Former US President Bill Clinton dubbed his country's healthcare system immoral. He was of course referring to skyrocketing healthcare costs.
It turns out dental care scene is extremely worrying. Last Spring Katrina vanden Heuvel, editor of The Nation, talked about a dental epidemic after the death of 12-year-old Deamonte Driver of Maryland when his untreated tooth infection spread to his brain.
Last month, The New York Times painted a horrifying picture of the state of dental care, where bootleggers sell dentures that would otherwise be unaffordable to many people missing teeth.
Untreated cavities are a leading cause of kids missing school, people use Krazy Glue to reattach broken teeth, or swish rubbing alcohol to treat an infection, "burning the gums and creating ulcers."
Dentists don't care to be part of the Medicaid insurance as reimbursement rates are low. Currently, Medicaid only covers pulling teeth to treat infections -- not root canals or dentures.
It indeed looks like an epidemic. According to Maryland Senator Ben Cardin's staff, dental decay is now the most common chronic childhood disease in the US, affecting twenty percent of children aged 2 to 4, fifty percent of those aged 6 to 8, and nearly sixty percent of fifteen year olds. It is five times more common than asthma among school age children, and nearly 40 percent of African-American children have untreated tooth decay in their adult teeth.
Improper hygiene can increase a child's adult risk of having low birth-weight babies, developing heart disease, or suffering a stroke. Eighty percent of all dental problems are found in just 25 percent of children, primarily those from lower-income families.
In March, in response to Driver's death, Cardin cosponsored the Children's Dental Health Improvement Act of 2007 along with Senator Jeff Bingaman, who had pushed similar legislation for seven years. The bill called for $40 million annually for five years to help community health centers hire dentists to serve poor children. It also would have awarded $50 million in grants to help states improve dental services to children enrolled in Medicaid or the State Children's Health Insurance Program (SCHIP).
At the time, Cardin said on the Senate floor: "It is outrageous today that in America, a young boy can die because his family can't find a dentist to remove an infected tooth. It is not enough simply to mourn Deamonte's death. We must learn from this failure of our health-care system and take action to make sure it never happens again."
The dental bill was folded into the CHIP bill. The final version of CHIP -- passed by Congress and vetoed by President Bush -- didn't contain the grants sought by Cardin and Bingaman but it did guarantee dental coverage to kids and also established minimum standards of care.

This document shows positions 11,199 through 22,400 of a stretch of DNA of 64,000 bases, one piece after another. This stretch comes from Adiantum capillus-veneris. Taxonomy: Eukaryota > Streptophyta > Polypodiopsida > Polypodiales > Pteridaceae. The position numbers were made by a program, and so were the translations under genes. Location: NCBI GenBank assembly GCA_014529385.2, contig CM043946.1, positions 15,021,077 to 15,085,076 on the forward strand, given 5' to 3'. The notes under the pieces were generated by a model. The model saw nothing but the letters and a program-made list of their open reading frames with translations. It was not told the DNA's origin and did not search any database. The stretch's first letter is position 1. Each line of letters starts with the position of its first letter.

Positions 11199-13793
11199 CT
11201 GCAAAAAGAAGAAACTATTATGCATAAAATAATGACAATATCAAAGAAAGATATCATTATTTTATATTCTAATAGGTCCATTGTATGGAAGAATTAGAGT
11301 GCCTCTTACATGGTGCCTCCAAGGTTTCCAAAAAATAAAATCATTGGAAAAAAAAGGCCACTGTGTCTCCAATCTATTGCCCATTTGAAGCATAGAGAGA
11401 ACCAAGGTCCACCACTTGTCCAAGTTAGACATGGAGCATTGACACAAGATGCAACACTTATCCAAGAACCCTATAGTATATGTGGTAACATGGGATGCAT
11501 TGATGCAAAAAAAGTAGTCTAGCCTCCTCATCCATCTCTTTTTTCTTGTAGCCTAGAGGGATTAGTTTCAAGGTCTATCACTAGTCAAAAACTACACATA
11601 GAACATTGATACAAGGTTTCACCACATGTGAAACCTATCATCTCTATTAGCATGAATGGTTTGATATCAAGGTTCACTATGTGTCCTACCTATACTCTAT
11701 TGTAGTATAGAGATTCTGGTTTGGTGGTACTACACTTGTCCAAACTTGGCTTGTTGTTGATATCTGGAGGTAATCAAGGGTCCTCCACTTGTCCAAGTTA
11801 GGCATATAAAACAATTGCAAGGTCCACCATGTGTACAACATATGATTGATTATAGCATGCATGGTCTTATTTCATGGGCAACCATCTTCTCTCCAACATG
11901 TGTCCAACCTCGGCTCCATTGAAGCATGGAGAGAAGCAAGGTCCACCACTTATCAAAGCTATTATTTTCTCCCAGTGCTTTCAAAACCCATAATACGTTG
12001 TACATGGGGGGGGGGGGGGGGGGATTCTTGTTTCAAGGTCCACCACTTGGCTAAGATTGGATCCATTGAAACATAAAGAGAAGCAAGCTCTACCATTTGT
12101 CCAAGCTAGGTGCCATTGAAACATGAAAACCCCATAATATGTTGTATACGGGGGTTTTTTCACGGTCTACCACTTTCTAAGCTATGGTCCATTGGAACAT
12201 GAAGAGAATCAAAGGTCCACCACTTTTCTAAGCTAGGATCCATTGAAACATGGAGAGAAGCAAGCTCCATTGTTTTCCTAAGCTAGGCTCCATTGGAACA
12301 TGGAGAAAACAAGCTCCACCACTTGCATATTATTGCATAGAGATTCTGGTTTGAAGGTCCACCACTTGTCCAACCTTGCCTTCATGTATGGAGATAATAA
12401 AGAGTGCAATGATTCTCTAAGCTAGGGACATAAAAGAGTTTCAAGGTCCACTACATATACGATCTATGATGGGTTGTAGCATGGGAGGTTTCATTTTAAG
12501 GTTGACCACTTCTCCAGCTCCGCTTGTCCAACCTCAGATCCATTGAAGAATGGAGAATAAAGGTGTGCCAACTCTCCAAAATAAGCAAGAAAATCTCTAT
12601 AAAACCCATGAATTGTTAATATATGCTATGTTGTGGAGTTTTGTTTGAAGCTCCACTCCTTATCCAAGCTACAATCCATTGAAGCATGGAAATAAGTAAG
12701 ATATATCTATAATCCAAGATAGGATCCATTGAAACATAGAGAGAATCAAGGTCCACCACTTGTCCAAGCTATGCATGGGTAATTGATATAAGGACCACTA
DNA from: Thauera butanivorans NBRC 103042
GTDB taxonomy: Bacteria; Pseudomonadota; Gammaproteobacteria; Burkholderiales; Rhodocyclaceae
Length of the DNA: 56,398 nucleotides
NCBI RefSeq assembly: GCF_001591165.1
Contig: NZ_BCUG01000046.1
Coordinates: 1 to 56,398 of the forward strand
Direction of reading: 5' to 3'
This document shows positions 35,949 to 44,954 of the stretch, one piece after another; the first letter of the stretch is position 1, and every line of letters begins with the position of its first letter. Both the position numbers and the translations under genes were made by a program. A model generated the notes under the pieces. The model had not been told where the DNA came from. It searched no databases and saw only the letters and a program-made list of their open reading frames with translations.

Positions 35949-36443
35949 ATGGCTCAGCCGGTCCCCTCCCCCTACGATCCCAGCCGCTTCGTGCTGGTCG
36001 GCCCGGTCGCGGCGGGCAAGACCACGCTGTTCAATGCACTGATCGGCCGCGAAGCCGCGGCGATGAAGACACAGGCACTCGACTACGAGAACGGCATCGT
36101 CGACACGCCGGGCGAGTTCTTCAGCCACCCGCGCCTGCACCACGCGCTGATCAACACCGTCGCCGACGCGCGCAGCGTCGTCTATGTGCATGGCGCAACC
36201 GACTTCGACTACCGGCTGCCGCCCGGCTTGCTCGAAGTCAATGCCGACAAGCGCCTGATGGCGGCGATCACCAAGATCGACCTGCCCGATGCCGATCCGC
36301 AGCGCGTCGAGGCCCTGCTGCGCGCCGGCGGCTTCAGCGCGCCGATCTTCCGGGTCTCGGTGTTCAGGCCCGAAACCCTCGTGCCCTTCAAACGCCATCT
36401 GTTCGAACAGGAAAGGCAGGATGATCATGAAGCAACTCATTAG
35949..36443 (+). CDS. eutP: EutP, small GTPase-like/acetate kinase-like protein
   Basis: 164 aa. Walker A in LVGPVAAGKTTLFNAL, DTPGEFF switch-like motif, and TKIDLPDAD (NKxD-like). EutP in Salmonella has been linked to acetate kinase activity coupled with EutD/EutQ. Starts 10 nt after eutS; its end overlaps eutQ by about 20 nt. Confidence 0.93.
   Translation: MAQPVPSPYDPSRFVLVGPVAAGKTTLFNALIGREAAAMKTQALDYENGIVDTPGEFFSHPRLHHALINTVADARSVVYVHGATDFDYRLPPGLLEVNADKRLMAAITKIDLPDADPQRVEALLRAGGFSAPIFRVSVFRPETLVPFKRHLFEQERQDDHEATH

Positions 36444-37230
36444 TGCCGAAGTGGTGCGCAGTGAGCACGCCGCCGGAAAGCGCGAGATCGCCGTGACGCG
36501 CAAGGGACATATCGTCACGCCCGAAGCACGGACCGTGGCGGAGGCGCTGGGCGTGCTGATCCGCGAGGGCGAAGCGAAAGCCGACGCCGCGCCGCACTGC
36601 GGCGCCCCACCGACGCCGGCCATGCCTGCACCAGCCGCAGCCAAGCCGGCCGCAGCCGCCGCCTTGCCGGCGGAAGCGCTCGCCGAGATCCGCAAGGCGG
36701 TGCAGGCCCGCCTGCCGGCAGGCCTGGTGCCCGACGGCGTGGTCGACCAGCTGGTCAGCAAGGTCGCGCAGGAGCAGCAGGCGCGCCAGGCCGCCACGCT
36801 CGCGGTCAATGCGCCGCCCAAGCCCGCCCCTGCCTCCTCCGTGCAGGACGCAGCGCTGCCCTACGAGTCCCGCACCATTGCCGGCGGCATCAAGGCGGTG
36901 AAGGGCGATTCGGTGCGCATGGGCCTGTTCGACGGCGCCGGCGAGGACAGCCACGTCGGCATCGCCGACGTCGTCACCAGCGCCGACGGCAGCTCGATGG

Cardin, Bingaman, and their allies were successful in passing $5 million in grants in the Labor Health and Human Services bill to help states reach poor kids but clearly -- as indicated by the initial grant request -- the need is far greater than that.
Improving reimbursement rates and the availability of dentists is necessary in order for poor kids to avoid long waiting lists and get the timely services needed, activists note.
One dentist, for example, told the Washington Post that an abscess "is like a time bomb, ticking." The newspaper said that less than one-third of nearly 500,000 Maryland children on Medicaid saw a dentist last year, "a statistic that is typical of the problem nationwide."
But things are looking a little better in the state now. After Driver's death, Maryland Department of Health & Mental Hygiene Secretary John M. Colmers created a Dental Action Committee to make concrete recommendations on what could be done to increase access of dental care providers for lower-income people. One of the key recommendations was a $44 million grant to raise Medicaid reimbursement rates equal to the median charges in the Atlantic region.
"We're not going to solve these problems overnight," Colmers told Katrina vanden Heuvel me. "This is a substantial down-payment towards reaching our goals."
Although there has been much talk about healthcare reform in the presidential campaign, there has been little mention of dental care. The Obama and Edwards campaigns declined to comment.
Ann Lewis, Senior Advisor at Hillary Clinton for President, pointed to a recent speech Senator Clinton delivered in Iowa where she made her commitment to dental coverage clear -- and it happened to touch on Deamonte Driver's death: "I want to cover dental care. And in the congressional plan, which I open up to everybody ... there are more than 250 plan choices. Most of them cover dental care. One of the things we are finding out is all of the connections between dental problems and heart disease, between dental problems and other systemic conditions. So, if we don't cover dental care, you're going to miss a lot of the problems that will then get very expensive...."
Is there some hope in it? One has to wait and see.